*Amanda clambers out from beneath the rock she’s been living under for 2.5 weeks*
Today, for the first time in months, I purchased something for myself. A real, actual, tangible, physical thing.
It has been almost two years since I started my decluttering journey and aspired to live a simpler life with less stuff.
Ironically, I’ve probably thought more about my belongings in the past two years than I ever had before—once you become aware of the clutter, it’s impossible to ignore. But the way I was thinking about my stuff had shifted; instead of wanting more, I was taking a hard look at whether the things I owned were helping me lead the life I wanted to live.
Anyone who’s ever stared down an overstuffed closet or disorganized storage room knows decluttering fatigue is a real thing.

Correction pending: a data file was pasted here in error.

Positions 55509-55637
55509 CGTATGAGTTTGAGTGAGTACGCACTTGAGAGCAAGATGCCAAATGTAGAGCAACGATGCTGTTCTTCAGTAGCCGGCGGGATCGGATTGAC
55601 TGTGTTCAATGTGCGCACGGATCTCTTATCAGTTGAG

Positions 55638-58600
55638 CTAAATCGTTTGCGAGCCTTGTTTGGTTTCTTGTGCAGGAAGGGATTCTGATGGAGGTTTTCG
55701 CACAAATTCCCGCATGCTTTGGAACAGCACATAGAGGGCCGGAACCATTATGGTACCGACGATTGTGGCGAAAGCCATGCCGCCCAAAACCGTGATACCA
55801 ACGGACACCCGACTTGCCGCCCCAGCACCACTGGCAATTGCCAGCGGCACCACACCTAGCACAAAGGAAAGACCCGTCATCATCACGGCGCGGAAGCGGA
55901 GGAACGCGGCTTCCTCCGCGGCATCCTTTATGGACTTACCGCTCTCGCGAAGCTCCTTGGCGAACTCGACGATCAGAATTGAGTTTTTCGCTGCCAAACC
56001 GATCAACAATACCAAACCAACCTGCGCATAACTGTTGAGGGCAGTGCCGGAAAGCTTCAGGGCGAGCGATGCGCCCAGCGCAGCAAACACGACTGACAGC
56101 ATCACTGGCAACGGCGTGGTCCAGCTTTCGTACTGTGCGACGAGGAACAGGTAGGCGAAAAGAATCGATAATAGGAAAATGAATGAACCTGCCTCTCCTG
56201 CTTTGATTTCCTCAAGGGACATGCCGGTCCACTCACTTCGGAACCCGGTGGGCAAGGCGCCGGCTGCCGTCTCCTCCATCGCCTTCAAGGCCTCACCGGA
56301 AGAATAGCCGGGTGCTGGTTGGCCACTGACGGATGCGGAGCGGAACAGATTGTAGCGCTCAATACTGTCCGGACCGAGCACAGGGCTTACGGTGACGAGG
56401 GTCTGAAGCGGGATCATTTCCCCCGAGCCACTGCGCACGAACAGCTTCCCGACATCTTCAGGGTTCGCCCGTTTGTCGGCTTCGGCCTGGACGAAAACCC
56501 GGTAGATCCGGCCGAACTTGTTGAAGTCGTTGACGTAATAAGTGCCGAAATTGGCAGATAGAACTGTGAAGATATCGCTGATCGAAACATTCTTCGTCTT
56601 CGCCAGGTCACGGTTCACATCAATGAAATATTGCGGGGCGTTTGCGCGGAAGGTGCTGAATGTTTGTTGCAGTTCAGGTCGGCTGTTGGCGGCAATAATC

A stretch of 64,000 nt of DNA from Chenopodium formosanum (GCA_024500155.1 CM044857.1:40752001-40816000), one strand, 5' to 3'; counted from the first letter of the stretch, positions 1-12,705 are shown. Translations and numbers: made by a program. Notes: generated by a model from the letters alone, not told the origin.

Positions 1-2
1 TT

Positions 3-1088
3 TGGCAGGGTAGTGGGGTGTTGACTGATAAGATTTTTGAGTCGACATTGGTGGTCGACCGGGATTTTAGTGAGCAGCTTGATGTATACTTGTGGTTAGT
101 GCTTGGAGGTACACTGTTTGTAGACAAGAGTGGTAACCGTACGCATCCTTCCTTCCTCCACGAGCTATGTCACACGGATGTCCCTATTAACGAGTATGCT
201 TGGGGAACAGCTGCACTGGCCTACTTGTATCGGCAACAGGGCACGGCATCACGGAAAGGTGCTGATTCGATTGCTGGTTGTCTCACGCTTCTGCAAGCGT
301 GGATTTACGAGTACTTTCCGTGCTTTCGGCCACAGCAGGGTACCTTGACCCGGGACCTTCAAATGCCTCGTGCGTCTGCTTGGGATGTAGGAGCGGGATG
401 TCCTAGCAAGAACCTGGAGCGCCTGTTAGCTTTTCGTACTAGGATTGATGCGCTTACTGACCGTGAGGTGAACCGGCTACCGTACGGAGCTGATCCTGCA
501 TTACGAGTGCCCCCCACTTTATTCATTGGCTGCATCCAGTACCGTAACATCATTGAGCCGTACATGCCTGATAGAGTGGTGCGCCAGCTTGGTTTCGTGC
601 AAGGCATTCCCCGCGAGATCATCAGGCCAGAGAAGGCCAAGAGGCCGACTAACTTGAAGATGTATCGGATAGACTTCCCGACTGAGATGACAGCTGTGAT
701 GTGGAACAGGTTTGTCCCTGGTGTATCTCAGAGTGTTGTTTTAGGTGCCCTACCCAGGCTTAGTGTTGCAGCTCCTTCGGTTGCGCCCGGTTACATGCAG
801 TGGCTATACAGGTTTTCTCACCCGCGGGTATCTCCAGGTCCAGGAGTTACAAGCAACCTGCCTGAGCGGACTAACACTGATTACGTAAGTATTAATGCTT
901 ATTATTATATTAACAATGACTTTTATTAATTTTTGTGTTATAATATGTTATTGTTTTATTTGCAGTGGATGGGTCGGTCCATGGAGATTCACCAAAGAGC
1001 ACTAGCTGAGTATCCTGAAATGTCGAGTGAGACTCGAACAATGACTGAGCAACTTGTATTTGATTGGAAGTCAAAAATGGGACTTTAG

Just like a distance runner is more exhausted at mile twenty-five than he is at mile two, we can only go through so many of our childrens’ broken Barbie dolls or old books before we’re ready to collapse in the middle of the floor and never get up again.
Earlier this week, I received two inquiries from two different friends within about 20 minutes of each other asking the same thing: how do you get rid of books?
Over the weekend, I helped my boyfriend move from Kansas City, Missouri, to his new home in Philadelphia, Pennsylvania, where he’ll be starting grad school this fall. I use the term “help” generously, because he moved all of his necessary belongings in four boxes, two carry-ons and a laptop bag with almost no assistance from me. And for about $1,000.
How’d he do it? The answer is simple.
A few weeks ago, I spent an entire weekend cleaning.
From Saturday morning to Sunday night, I waged war against the dust bunnies in my bedroom—vacuuming, dusting, tidying, doing laundry, wiping counters, and aggressively scrubbing my toilet. By the end of my cleaning marathon, I was lying exhausted on freshly laundered sheets in my pristine bedroom, proud of the progress I had made. But when all was said and done, there was one thought nagging at the back of my mind: Was there something better I could have done with that time?